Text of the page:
The governments of France and Germany already have at least one proposal to recover fiscal discipline within the European Union that can satisfy both parties. Berlin and Paris lead two opposing blocs in the main debate of the course in the EU. The proposal has been put on the table by Luis Garicano, economic spokesman for Renew in the European Parliament and party colleague in the Liberal group of finance ministers of both countries.
The European Commission has already asked the Member States to start withdraw exceptional aid imposed during the pandemic. The European Central Bank is warning that in April the indiscriminate public debt purchase program. And several countries have demanded the acceleration of the fiscal consolidation plans that the Executives must present to return to fiscal rules, lifted until 2023.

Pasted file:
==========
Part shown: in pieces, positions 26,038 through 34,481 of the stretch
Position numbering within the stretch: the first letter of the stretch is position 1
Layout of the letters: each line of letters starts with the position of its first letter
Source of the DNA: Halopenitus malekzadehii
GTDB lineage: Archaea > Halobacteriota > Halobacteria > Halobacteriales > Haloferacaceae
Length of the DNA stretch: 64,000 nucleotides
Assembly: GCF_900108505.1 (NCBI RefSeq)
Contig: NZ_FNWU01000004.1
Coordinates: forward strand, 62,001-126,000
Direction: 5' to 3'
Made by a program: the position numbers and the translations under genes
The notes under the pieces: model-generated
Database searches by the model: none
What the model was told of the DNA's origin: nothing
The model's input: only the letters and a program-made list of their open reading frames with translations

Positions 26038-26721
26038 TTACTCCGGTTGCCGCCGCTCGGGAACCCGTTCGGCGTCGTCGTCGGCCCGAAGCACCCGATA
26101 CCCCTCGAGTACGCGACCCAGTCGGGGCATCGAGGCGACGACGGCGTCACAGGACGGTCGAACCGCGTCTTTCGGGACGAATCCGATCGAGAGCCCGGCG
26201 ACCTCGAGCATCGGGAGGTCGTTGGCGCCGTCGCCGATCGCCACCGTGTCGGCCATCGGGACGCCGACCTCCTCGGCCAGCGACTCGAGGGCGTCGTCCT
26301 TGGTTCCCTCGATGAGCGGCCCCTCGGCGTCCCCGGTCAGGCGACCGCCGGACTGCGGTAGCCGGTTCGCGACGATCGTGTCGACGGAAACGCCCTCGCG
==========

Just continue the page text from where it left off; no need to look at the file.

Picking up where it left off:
The “another way out of the crisis” that the Spanish government has promoted is coming to an end. The support of the social democrat Olaf Scholz, then Minister of Finance and today Chancellor of Germany, has changed. 20 months ago opted for the joint assumption of European public debt to create recovery funds, and now he advocates the opposite of what he asks Pedro Sanchez, to which he denied his support so that the 70,000 million in credits that Spain must request between 2024 and 2026 are not counted as debt.
The Finance Minister of the new German Executive is Christian Lindner, a hawk of orthodoxy. The French headline is Bruno the Mayor, which advocates “the relaxation of fiscal rules”. At his side, France has Italy. But next to Germany are the frugales and the European Commission itself, concerned about the lack of control of inflation and that the doping of the economy goes on too long and “distorts” the accounts.